Since small businesses are more often located in downtowns, they require less development — and most often far less startup capital, the savings of which are commonly passed down the economic chain in forms of more product offerings or higher wages — to be established.
This leads to positive impacts on both the environment and community. Spaces that may otherwise have remained empty have the opportunity to become bustling community hubs while empty natural spaces can remain undeveloped.
From creating jobs that benefit both the business and the employees to spreading local wealth while protecting wilderness areas, the list of ways small businesses are positively affecting the world and communities which occupy it could go on and on. However, the point is made. The impact of local businesses far surpasses the annual day of celebration — Small Business Saturday.
The movement (and the understated antonym of Black Friday) Small Business Saturday began as a way to spread the wealth of the holiday shopping season to independent retailers — many of whom cannot compete with the massive markdowns boasted by larger corporations. For the most part, however, Small Business Saturday, which was started by American Express in 2010, fails to capture the essence of small businesses and reflect just how important they are to society.
Between the supply chain crisis and the ongoing pandemic, the future may appear dark. While many may look outward to a higher power, or — at the least — a higher form of government, for salvation, the answer may be right down the street at the corner store.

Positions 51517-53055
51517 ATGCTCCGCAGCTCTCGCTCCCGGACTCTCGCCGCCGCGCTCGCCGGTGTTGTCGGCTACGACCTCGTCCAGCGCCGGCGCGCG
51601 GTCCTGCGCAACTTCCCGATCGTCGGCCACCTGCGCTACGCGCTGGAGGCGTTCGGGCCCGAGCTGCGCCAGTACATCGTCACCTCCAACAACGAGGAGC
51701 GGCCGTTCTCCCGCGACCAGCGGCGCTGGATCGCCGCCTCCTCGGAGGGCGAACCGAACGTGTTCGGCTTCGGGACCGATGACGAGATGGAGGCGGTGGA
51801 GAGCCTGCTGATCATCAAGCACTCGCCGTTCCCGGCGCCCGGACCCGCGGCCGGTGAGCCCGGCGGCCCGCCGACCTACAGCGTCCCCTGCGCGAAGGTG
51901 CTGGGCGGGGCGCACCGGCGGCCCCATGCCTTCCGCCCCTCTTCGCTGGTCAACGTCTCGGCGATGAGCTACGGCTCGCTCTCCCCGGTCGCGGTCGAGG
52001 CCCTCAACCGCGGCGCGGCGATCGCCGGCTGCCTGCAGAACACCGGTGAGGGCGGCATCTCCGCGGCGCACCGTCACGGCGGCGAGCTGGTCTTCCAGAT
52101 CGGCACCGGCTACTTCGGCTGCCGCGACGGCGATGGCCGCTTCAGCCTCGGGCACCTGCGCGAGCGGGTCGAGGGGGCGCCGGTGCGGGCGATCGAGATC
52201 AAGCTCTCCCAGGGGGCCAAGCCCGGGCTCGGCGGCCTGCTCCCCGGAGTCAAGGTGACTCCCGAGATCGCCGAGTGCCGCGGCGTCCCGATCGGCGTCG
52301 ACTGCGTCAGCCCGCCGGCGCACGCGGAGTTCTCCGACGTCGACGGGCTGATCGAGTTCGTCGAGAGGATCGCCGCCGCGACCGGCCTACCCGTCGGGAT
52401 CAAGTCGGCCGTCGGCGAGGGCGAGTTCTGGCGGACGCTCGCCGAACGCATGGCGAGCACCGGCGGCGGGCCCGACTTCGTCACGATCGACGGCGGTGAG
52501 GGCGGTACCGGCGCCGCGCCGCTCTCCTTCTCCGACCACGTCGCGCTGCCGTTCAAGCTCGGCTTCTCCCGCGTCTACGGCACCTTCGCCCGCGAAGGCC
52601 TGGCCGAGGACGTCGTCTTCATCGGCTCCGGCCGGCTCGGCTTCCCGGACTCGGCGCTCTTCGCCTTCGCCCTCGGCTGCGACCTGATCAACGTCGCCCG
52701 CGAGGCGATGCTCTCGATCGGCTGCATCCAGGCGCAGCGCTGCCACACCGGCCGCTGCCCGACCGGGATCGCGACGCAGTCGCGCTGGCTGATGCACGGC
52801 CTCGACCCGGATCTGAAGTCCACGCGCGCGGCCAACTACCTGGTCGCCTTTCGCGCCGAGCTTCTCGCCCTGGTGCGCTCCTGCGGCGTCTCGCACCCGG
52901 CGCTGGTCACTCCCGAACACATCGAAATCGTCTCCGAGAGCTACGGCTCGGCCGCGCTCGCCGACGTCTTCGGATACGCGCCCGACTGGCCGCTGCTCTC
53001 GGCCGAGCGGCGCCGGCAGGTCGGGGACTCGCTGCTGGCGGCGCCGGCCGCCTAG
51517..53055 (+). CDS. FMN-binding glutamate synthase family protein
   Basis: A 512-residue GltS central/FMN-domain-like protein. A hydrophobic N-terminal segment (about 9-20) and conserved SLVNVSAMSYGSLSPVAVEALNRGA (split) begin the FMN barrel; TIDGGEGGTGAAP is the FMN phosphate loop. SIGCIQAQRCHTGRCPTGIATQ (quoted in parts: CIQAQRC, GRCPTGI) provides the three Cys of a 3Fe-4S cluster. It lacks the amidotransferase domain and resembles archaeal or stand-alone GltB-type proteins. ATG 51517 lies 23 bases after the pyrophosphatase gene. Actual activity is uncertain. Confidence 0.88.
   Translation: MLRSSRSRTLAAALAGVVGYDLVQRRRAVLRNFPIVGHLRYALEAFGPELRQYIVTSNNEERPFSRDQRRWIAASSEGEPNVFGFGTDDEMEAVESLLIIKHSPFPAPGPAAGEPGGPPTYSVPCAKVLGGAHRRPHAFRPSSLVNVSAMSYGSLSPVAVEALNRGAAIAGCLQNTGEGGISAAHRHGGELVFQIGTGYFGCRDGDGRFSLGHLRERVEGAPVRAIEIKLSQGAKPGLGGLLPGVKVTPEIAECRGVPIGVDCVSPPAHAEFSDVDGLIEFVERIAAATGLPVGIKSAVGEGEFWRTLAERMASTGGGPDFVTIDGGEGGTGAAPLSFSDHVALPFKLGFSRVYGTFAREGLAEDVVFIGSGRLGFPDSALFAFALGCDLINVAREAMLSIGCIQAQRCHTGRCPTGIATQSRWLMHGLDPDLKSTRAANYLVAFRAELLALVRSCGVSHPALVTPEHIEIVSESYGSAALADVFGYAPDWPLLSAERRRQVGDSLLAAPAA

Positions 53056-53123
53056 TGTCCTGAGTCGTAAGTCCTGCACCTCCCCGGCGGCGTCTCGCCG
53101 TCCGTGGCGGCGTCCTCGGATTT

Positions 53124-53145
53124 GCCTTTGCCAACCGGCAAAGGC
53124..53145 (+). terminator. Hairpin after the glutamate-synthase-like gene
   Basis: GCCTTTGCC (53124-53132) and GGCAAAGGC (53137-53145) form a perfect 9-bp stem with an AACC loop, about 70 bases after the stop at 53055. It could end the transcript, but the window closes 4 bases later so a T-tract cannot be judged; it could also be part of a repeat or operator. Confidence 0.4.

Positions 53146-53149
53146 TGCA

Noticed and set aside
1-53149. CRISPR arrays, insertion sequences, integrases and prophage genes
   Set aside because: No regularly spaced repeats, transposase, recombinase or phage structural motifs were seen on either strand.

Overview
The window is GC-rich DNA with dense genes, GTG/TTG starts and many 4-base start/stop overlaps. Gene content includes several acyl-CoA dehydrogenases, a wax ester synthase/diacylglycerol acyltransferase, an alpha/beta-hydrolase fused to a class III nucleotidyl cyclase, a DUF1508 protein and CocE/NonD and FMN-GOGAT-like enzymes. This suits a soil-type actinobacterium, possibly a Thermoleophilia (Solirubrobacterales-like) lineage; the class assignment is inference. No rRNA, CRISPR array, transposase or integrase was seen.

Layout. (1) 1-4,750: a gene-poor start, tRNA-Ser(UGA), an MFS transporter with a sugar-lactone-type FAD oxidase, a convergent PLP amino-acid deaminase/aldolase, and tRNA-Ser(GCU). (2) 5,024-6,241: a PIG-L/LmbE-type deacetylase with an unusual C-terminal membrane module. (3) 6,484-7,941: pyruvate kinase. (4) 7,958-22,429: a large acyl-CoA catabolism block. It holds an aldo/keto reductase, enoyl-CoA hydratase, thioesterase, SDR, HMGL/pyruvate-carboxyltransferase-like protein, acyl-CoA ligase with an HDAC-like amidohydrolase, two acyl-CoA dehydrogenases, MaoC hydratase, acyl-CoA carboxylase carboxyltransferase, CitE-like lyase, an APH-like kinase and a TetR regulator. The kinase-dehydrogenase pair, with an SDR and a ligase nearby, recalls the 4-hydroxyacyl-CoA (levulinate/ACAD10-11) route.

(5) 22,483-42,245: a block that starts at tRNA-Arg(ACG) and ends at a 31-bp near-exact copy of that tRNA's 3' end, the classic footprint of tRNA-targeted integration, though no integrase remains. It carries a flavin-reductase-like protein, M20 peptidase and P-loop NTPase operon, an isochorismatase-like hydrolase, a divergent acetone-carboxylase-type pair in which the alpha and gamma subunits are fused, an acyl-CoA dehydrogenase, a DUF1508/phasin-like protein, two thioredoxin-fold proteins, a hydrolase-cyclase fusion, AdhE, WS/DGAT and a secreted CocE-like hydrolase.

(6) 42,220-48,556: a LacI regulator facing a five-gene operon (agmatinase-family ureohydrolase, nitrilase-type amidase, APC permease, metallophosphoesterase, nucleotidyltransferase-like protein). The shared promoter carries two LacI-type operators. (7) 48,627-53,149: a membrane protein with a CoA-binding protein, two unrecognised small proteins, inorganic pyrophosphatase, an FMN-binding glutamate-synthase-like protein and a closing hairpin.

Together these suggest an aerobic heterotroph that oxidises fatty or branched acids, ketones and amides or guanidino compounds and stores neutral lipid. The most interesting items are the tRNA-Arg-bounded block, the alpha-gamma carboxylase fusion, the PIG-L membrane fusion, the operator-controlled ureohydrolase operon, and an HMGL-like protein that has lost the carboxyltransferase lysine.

In Erie, that looks like fresh farmers' markets. In the summer months, through harvest season, these pop-ups are near-daily. It looks like a walk to get a fresh loaf of bread before enjoying a cup of coffee at one of the countless local cafes where you chat with the barista (who might just be the owner, too!).
Small businesses look like a more affluent city — one where the paying jobs empower and allow people to spend more time with friends and family; eating out, enjoying concerts, and — as lower commuting costs allow — supporting other businesses they love.
As good as all of this sounds, to the average reader the evidence might appear as if it has been filtered through rose-colored lenses. Yes, if the pandemic has taught us anything it is that we should shop local. But can it really save the world?
Give it a try. Commit to shopping all small for something small — maybe holiday gifts for your friends. See how it feels, and keep track of the new friends you make in the stores you explore along the way.
Hannah McDonald can be reached at firstname.lastname@example.org